To me, this might be -- to coin a phrase -- the shark-jumpingest move in the history of The Real World. Why would BMP go for this format? I have a few ideas.
1. More Drama
Last season, viewers had to deal with Nia, a complete bitch with zero morals. Her major claim to fame was writing a book on how to gold-dig. She wound up feuding with most of the cast and generally acted like a heinous cunt. I know, it's an ugly word, and I have a feminist friend who would clean my clock if she reads this, but I don't care. I'd take the beating. And I'm ready to call her all sorts of nasty things in the next season of The Challenge, which follows Ex-Plosion. And speaking of The Challenge . . .
2. More Bodies For The Challenge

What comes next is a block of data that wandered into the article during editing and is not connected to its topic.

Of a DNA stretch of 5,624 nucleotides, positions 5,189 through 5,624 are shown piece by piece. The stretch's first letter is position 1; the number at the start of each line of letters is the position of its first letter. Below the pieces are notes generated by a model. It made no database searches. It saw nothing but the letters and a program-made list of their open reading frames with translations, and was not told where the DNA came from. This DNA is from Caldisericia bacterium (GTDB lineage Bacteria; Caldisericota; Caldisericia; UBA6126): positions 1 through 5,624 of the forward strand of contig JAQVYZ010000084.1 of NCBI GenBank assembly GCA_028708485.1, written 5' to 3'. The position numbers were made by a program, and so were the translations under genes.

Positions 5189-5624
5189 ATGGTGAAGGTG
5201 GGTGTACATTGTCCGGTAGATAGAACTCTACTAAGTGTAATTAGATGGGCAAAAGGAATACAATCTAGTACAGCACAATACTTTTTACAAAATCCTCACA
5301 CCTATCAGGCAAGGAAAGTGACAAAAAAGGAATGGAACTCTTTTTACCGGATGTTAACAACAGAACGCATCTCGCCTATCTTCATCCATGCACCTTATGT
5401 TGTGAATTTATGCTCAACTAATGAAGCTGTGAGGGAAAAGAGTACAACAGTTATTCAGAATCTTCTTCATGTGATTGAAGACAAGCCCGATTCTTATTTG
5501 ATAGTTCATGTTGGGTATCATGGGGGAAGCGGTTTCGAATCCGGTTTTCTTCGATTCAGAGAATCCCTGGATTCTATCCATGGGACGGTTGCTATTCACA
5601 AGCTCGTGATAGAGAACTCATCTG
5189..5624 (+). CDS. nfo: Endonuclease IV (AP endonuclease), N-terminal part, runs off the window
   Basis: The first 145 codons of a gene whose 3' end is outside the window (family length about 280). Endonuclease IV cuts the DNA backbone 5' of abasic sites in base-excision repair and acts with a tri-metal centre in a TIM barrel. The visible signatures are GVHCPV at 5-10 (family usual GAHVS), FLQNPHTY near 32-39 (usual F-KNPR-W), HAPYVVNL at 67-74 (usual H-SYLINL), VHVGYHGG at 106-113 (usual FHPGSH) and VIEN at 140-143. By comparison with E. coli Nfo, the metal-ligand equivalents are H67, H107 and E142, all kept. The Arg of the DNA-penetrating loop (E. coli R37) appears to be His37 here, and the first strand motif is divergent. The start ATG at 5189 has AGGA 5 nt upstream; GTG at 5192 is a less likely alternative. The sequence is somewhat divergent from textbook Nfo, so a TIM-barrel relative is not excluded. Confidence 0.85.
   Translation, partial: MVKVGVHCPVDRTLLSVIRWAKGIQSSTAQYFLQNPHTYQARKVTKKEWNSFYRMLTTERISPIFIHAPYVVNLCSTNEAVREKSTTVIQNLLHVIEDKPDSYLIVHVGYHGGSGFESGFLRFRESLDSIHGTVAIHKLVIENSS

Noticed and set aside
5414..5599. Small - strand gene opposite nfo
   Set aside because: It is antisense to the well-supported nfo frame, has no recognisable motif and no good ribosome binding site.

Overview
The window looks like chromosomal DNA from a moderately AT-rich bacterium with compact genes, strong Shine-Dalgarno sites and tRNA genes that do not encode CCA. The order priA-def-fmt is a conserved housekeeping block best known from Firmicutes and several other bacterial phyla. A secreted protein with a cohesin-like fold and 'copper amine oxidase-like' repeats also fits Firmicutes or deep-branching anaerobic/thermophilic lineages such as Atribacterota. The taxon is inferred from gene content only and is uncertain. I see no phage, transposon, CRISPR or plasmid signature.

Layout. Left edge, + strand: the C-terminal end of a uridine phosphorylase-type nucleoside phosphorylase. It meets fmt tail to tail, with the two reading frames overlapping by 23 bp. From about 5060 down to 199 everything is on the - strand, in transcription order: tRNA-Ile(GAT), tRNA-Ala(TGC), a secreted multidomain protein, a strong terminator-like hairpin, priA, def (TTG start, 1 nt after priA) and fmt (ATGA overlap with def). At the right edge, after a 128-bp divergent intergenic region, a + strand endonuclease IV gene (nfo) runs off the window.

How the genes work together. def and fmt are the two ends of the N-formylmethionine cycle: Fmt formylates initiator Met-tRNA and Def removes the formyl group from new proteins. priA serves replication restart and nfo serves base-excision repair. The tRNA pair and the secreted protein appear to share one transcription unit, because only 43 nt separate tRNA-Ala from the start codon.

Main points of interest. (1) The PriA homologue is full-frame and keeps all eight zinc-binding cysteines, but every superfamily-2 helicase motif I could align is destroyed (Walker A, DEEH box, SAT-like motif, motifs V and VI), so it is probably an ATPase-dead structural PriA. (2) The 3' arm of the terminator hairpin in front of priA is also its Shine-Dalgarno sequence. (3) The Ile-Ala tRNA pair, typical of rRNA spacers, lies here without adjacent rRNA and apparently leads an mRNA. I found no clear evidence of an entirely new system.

If MTV cares for a BMP franchise, it's probably going to be The Challenge. The Real World is no longer the marquee franchise for the network, as it's been replaced with dubious crap like Jersey Shore, Snooki & JWOW, 16 & Pregnant, Teen Mom, the humorless series adaptation of Teen Wolf, etc. Aside from whatever programs skateboarding manchild Rob Dyrdek appears on, MTV's original programming is crap. Without Road Rules, BMP has to screen prospective Challengers seven at a time, with the most "interesting" getting a chance at winning big money. They've had two seasons where "Fresh Meat" players were brought in, and it does work for a while. However, the second generation has never won a season beyond Carley winning Fresh Meat II with Landon back in 2010. Also, two of the more notable of the original "Fresh Meat" -- Evan the doughy Canadian and Kenny the Jersey Shore reject -- have more or less been banished from The Challenge after they were accused of putting a toothbrush in a place where a toothbrush wasn't meant to go. Ex-Plosion gives BMP a dozen people to play with, and they get to rip off the "Battle Of The Exes" format used in a recent season of The Challenge.
3. BMP Wants Somebody To Die